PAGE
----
7. Determine the relative competitive strength of your company for each segment based on how well you, compared with your competitors, meet their requirements (Step 7 in the process).

By combining segment attractiveness and relative company competitiveness you can construct a strategic picture of the specified market. This will help you select the segments that will enable your company to achieve its corporate objectives.

Further details

Additional information about each of these key elements appears below. Full details can be found in Chapters 6 through to 10 of Market Segmentation: How to do it and how to profit from it (2012 edition published by John Wiley & Sons, ISBN 978-1-1184-3267-9). Techniques that can be applied to each step, worked examples, exercises and worksheets can be found in the relevant chapter.

  1. Establish a sample of customers which will represent the different decision-makers found in the specified market (referred to as 'micro-segments'), with the difference between them being the key features they use to discriminate between competing offers and the importance of these features (Step 3 in the process).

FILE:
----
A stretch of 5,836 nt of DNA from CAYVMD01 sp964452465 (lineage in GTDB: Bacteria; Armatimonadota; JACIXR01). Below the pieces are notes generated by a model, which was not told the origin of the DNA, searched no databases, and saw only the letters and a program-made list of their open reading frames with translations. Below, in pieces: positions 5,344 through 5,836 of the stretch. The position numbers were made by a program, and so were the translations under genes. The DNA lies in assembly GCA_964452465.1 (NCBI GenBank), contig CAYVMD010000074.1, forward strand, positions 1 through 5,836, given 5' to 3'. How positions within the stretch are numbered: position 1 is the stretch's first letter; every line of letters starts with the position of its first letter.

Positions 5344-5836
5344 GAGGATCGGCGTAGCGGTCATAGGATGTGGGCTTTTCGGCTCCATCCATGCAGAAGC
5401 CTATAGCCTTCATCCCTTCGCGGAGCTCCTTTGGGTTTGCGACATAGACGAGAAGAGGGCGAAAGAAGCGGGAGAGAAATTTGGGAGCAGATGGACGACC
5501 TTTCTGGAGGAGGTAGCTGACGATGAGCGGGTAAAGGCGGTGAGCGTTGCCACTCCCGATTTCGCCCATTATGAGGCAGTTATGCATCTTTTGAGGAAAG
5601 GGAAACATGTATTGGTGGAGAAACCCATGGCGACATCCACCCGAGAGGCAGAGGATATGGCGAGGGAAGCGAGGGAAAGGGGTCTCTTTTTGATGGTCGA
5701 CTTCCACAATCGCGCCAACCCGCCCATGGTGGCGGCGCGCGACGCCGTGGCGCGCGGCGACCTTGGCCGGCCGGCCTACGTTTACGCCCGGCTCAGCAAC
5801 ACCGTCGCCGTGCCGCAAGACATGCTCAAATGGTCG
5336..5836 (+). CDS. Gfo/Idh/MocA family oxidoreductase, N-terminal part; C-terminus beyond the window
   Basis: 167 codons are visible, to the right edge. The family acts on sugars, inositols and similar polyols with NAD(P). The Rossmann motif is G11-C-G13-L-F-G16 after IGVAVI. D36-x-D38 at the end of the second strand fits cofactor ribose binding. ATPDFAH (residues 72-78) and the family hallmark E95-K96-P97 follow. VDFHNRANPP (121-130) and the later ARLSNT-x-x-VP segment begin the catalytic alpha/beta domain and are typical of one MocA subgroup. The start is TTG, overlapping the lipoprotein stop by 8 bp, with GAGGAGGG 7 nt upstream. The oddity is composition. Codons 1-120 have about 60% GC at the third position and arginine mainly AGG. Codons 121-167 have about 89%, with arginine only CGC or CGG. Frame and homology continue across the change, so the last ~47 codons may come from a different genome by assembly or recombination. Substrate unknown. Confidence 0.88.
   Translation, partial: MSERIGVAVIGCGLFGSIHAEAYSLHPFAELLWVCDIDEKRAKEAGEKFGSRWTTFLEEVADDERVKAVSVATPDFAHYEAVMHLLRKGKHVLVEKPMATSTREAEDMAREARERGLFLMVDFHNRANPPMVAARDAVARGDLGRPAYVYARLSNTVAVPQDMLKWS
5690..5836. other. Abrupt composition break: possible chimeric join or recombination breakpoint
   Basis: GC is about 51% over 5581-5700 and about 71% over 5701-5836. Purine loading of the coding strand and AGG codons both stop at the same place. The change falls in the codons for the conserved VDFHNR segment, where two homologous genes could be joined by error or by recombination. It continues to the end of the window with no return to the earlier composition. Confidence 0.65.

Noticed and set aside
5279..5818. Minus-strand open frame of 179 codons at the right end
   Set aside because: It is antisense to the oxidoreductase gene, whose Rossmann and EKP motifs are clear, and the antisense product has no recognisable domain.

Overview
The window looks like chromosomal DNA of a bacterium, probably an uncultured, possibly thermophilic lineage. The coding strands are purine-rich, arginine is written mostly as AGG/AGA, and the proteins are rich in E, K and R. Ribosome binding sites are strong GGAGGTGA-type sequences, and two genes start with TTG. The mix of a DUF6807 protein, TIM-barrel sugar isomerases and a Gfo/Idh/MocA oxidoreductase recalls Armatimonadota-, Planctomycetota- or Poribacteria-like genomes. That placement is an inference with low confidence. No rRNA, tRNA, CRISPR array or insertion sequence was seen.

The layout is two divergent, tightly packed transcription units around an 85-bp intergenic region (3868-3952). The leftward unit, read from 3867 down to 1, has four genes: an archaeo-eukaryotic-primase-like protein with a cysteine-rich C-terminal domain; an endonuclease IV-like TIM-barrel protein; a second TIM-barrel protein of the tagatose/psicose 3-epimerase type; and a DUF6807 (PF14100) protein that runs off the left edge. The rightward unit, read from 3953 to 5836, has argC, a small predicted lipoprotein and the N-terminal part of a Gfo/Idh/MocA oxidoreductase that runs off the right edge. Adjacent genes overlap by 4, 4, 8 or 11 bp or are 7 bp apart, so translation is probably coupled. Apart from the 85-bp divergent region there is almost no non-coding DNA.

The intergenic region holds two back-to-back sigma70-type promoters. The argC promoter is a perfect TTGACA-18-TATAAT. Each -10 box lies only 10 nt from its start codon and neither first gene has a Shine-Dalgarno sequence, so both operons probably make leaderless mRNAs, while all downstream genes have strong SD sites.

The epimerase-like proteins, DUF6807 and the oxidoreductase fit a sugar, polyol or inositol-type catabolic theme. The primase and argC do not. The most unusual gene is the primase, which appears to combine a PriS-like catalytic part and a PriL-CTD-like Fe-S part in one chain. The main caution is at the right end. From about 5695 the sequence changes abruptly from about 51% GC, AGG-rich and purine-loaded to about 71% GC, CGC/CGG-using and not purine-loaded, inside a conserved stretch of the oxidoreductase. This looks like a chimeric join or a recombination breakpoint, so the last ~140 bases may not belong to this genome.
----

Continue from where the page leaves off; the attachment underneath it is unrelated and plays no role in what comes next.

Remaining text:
This can be achieved as follows:

    Divide the specified market into identifiable groups of customers and, taking each group in turn, develop it into a micro-segment by carefully listing what the customers in the group regard as their key features for discriminating between competing offers (referred to as ‘Key Discriminating Features’ — KDFs). When meaningful differences are known to occur within a group, capture these differences as separate micro-segments.